Fast bloom and glory of free royal town of Banská Štiavnica were directly connected with rich deposits of metal ores and possibilities of their exploitation. Direct proof of an importance of town is not represented only by its considerable size already in Romanesque era, but also by imposing architecture. Representative centre of town, formed in the course of 16th century, is characterised by city hall and late gothic church of St. Catherine together with large houses of burgesses from gothic-renaissance era. In the same period fortification system has been built. The system also included Piargská Gate that was preserved to present times with baroque adaptation. The system was strengthened by the Old Castle, re-built from original Romanesque church, and renaissance New Castle.
An indivisible part of memorial fund of town are large complexes of technical components connected with mining and processing of poly-metal ores: pits, tunnels, mining towers, „klopačka“ building (from which signals for miners to come to work were sent), ingenious water supply system representing a part of landscape as well as buildings of the first Academy of Mining and Forestry in Europe.
Bardejov Town Conservation Reserve
Date of Inscription: 2000
Criteria: (iii), (iv)
N49 17 36 E21 16 45
Urbanistic complex of the historical core represents unique set of highly developed medieval town. Urban ground plan with regular disposition of streets around large square is an important evidence of European civilisation in 13th-14th century. A conception of the ground plan was retained in considerable extent without dramatic extensive interventions. Regardless of interdigitation of Eastern and Western culture in the town, its urbanistic plan and retained historical architecture clearly proves its position in middle Europe.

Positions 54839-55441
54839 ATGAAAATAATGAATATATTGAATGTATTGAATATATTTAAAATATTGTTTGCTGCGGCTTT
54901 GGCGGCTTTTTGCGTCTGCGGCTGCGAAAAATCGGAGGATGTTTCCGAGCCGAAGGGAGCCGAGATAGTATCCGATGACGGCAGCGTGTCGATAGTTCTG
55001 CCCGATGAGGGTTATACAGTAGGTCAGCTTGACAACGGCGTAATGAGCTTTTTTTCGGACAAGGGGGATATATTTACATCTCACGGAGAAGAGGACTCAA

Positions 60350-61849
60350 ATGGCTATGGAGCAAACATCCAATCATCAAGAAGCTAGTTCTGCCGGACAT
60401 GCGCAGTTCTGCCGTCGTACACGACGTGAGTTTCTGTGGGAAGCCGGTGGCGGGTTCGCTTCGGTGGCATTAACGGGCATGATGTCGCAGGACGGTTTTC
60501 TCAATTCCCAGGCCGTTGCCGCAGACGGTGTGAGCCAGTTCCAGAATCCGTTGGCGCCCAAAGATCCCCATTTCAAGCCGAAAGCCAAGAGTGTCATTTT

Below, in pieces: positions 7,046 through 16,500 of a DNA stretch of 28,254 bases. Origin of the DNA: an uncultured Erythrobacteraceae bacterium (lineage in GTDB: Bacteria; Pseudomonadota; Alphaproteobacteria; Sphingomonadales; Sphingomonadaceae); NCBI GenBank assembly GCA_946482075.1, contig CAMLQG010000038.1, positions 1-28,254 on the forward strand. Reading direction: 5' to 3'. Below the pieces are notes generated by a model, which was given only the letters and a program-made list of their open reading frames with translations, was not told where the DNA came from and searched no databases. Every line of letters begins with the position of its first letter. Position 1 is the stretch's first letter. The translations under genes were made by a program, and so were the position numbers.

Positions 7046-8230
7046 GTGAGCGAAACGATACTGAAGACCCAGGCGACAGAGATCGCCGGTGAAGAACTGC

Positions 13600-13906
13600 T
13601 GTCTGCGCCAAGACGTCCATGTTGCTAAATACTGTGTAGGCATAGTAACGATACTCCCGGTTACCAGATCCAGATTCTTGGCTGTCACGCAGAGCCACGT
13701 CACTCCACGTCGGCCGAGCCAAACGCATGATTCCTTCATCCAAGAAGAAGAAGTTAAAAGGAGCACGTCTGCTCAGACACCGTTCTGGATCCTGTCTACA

Developed burgess culture of Bardejov was formed by multinational ethnic groups and multicultural society. Within the context retained Jewish suburbium represents an important integral part of the record. Bardejov town with its ground layout, constructions and fortification represent an example of excellently retained economic and social structure and urbanistic complex developed in the medieval Europe in important points of trade routes.
Ruin of Spiš castle, emerging from lime rock, is a dominant of breathtaking urbanistic-landscape complex of middle Spiš area. The castle belongs to the biggest medieval fortification complexes of the central Europe. Already in Romanesque era the castle has its antipole – Spiš chapter house, the seat of clerical administration. The chapter house is currently characterized by imposing cathedral of St. Martin with two towers. These centers of power and administration in Spiš are interconnected by buildings of Spišské Podhradie, originally settlement before castle, later town with typical renaissance-baroque houses of burgesses. Given memorial complexes also include Žehra village with its early medieval church of St. Spirit with five periods of wall paintings. The village is detached from the castle by lime massif of Dreveník.
Extraordinary position of Levoča town can be also seen from preserved building-up from 14th-15th century, disposed around rectangular square in a planned manner. In addition to imposing houses of rich burgesses it is mainly represented by a parish church of St. James, renaissance city hall, gothic churches with monasteries of minors and large system of ramparts. Cultural-historical importance of Levoča occurs in the area of fine arts. Within the context the most important presentation is represented by works of Master Paul, the woodcarver. He had created the highest preserved wing altar of late gothic era worldwide, located in the parish church of St. James.
The Castle of Spiš (Spišský hrad), the town of Spišske Podhradie and Spišská Kapitula, Žehra village and the town of Levoča are the evidence of the development of independent urban typological medieval settlements which have not been preserved as a set in such conditions and type representation anywhere else in the world. They have been strongly interconnected, have influenced each other yet have never merged into one unit.
Intact condition of the memorial sets typical for medieval period represented one of the main reasons for inscription of Levoča, Spišský Hrad and the Associated Cultural Monuments on the World Heritage List.
Texts in: Pincikova, L.: World Heritage in Slovakia, Monuments Board of the Slovak Republic, Bratislava, 2010, ISBN 978-80-89175-42-0